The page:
I saw a recommendation the other day that unit tests should be erased in preference to retaining integration tests since integration tests give more coverage for less effort and unit tests can impede the speed of future changes.

Part of the observation relied on the metaphor of a scaffolding being removed once a building is constructed. On the surface that seems reasonable - once the utility of the scaffold has ended, it can be removed so as to not obscure the construction or interfere with the utility of the building by users. In contrast, the “presence” of unit tests or integration tests in the source repo does not (generally) interfere at all with the end product packaged as a jar file, whl package, executable, or whatever. By this measure a scaffold that didn’t interfere at all with the appearance or utility of the building might be left in place to ensure future access for maintenance and repair - which is exactly what we do with unit and integration tests!

As with most things software development related, I think the overall answer to the question “is it a good idea to rely solely on integration tests once development is completed?” is, it depends.


  • You absolutely do get a lot of “coverage value” from end to end tests.
  • Assuming that integration tests alone have exactly the same coverage value as unit tests, by eliminating unit tests you may eliminate layers of test duplication that can impeded future code changes.


  • In certain edge cases it can be prohibitive or impossible to have comprehensive integration tests due to intrinsic limitations of the system being tested.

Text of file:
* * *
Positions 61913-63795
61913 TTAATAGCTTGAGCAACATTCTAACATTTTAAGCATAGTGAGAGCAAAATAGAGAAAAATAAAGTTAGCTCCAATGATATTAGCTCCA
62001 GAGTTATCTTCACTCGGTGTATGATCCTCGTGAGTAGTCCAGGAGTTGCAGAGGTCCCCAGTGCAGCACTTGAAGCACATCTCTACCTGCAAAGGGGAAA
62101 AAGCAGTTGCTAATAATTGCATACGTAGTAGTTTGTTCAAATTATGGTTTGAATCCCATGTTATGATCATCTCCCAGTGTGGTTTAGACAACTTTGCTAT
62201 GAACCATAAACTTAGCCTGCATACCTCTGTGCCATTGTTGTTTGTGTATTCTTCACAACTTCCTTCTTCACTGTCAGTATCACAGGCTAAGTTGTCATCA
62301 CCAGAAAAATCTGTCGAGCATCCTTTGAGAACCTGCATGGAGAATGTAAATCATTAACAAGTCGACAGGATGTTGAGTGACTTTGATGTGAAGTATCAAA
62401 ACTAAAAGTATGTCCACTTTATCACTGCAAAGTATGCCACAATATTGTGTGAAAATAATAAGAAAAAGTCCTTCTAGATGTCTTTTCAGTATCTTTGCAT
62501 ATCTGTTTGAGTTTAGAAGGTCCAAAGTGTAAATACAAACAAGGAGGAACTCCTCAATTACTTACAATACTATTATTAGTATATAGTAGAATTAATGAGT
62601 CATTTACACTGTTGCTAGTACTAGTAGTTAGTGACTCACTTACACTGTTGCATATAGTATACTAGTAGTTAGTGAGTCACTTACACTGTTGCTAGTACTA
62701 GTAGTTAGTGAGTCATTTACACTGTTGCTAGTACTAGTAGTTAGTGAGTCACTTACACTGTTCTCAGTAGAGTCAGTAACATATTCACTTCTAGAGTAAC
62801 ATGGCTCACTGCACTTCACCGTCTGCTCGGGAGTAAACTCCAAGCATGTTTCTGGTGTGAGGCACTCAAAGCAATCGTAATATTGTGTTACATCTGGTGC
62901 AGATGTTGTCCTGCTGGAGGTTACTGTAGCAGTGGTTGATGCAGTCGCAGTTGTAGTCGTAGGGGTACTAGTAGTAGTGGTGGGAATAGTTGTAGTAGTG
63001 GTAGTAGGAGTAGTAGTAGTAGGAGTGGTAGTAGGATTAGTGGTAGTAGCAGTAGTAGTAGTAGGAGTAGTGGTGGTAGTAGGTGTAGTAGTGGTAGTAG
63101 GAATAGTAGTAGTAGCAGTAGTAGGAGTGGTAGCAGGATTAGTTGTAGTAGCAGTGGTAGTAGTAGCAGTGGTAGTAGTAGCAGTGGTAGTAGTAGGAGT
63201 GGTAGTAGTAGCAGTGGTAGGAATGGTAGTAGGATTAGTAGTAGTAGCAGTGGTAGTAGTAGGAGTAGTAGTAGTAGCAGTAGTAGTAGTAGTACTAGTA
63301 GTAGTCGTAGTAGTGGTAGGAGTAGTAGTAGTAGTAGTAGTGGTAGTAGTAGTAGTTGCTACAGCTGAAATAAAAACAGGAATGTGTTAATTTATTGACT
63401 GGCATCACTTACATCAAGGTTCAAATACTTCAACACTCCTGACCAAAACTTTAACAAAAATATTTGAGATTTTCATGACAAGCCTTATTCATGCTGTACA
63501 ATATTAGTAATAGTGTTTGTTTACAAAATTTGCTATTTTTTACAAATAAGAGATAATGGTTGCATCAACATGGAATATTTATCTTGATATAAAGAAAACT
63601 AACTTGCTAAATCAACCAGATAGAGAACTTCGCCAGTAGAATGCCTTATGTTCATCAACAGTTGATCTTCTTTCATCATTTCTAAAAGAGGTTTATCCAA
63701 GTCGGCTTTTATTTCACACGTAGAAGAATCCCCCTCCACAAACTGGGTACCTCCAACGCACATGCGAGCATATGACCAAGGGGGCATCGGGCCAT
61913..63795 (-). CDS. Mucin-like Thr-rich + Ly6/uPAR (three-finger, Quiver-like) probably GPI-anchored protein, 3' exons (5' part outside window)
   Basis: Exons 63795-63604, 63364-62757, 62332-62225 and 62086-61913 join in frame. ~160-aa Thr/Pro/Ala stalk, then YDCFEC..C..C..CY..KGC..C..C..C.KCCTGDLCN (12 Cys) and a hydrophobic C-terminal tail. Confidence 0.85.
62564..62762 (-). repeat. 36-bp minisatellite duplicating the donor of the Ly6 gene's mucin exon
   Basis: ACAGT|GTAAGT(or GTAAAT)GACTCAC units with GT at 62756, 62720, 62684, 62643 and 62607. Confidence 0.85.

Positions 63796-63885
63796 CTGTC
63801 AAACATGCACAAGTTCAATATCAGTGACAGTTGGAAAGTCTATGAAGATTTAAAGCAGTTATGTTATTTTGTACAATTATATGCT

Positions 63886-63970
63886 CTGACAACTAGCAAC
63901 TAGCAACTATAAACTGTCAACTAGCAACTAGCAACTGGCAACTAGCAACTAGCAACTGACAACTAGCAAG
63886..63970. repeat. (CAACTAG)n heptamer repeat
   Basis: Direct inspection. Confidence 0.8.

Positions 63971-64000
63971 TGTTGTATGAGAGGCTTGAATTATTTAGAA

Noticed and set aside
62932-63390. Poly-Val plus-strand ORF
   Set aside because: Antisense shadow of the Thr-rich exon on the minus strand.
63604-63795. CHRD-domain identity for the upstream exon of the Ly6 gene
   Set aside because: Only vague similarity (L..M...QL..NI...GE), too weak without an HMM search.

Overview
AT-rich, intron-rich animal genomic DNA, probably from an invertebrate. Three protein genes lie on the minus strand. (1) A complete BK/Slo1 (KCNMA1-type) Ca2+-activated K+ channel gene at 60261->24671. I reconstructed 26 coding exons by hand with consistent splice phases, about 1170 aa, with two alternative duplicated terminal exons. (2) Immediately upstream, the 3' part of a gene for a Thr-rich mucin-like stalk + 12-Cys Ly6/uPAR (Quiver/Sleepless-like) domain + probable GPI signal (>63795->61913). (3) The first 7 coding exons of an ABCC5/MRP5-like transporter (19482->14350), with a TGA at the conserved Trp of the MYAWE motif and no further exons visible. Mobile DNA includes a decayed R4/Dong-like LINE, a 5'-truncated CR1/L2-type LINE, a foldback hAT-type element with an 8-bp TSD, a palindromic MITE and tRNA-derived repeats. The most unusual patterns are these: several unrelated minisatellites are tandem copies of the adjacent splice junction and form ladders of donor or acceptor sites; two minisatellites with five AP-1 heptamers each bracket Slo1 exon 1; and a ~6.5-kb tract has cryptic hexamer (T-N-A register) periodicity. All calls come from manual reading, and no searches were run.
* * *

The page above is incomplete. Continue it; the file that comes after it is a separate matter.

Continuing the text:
• In certain edge cases integration tests may require manual testing, in which case my preference would be to maintain comprehensive automated tests, even if they are unit tests because manual tests are an unacceptable compromise since developers can no longer develop in confidence by constantly running tests to check their work.
  • In my experience those “redundant” layers of testing in unit tests are invaluable when making code changes because they highlight some overlooked corner that needs attention due to a change. But I’ll also accept that this might be a code smell that my integration tests are not sufficiently complete.
  • To confidently make a change you’ll probably have to restore that unit test scaffolding, and now you have the problem of knowing where to correctly put the “new” tests and are bound to sometimes make the wrong choice so that some area isn’t properly tested.

If you are really determined to follow this advice, then I suggest you pay careful attention to the following:

  • Take note of the areas of code that are not covered by integration tests and ensure there are sufficient unit tests to cover those areas, assuming that integration tests cannot be implemented for some reason.
  • Ensure that your integration tests (and unit tests) are fully automated.
  • Keep an eye over the life of the project on how tests are changing and that coverage levels are consistently high enough.
  • Keep an eye on how many errors are propagating through to production - a growing rate of errors may be another smell that tests are not keeping up with the changes in your code.